When we first started working with Songkick in 2009, they were an ambitious start-up running a single Ruby app on a managed server. They hadn’t yet formed content partnerships with Google and YouTube, or partnered with Spotify and SoundCloud, and they hadn’t begun selling tickets. Today they have 12 million users worldwide and ticket over 10,000 events each year.
When Songkick first approached us they were running a single app on a managed server. However, they had plans to grow fast. They wanted a stable infrastructure that would let them scale as they needed to. And they didn’t want an in-house operations manager until they reached a certain size.
When we began the project, we worked jointly with the Songkick development team using DevOps principles. Our aim was always to build an infrastructure where the day-to-day responsibilities could be managed by the development team. We would provide ad hoc support when necessary.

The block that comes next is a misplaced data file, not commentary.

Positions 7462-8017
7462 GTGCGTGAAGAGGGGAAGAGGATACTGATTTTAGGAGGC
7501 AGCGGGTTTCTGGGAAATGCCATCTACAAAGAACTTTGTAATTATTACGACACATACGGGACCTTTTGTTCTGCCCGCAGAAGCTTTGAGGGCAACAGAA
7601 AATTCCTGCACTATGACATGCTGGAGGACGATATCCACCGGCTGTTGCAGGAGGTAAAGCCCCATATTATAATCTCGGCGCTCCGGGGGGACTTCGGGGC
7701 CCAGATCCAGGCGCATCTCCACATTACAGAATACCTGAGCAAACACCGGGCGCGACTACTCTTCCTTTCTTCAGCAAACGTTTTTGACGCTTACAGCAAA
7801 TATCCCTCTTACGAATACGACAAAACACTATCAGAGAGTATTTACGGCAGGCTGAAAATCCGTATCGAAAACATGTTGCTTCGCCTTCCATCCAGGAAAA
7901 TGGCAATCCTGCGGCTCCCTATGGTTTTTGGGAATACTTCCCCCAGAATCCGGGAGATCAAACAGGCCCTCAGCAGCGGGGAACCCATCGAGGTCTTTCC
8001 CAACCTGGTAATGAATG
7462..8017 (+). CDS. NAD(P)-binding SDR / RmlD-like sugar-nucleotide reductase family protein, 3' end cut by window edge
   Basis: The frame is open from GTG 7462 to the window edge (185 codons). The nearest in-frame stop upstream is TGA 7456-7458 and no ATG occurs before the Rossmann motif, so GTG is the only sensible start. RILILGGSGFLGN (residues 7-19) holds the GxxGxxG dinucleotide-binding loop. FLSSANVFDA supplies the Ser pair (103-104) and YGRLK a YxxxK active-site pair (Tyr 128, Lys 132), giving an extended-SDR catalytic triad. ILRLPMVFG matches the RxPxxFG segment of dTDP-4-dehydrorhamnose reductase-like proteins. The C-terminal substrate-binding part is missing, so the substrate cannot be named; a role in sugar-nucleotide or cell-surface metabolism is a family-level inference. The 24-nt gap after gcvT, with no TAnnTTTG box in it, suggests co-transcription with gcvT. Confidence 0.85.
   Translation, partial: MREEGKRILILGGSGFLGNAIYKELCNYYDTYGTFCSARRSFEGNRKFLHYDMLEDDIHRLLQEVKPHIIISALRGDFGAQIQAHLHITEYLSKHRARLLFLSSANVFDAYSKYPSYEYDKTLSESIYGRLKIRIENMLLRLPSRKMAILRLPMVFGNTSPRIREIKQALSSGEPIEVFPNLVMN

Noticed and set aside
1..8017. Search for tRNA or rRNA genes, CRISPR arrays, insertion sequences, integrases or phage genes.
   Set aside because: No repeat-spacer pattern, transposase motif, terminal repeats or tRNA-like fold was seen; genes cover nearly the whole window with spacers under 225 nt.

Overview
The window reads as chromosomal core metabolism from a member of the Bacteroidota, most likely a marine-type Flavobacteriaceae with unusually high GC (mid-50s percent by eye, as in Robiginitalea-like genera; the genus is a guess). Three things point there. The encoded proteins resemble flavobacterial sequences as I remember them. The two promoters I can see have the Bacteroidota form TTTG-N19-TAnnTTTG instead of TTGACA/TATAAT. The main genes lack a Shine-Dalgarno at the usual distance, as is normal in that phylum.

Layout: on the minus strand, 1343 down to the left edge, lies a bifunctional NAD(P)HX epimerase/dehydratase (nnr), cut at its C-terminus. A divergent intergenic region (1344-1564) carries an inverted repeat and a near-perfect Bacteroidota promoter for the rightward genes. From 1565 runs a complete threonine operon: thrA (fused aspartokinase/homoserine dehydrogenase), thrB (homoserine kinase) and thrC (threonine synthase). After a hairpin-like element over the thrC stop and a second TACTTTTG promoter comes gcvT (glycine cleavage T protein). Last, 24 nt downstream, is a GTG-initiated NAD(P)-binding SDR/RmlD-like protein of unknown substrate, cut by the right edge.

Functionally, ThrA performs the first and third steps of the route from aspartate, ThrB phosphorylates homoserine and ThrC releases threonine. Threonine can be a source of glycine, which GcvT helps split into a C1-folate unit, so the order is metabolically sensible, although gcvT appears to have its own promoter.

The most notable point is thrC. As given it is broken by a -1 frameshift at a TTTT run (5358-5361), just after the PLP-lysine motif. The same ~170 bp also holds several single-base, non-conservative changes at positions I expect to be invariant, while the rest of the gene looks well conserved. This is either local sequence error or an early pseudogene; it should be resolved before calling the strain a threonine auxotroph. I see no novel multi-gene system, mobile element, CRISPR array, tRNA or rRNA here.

Songkick operated without a full-time sysadmin until 2011. When they left after two years, we provided continuity and gave them onsite support until a replacement was found. We helped them manage this transition without any loss of knowledge or risk to operations.
We continue to support Songkick, and in 2016 we helped them to scale their platform to support ticket sales for Adele’s tour. Despite the rapid registration of over 500,000 ticket hopefuls, the infrastructure performed well under this demand.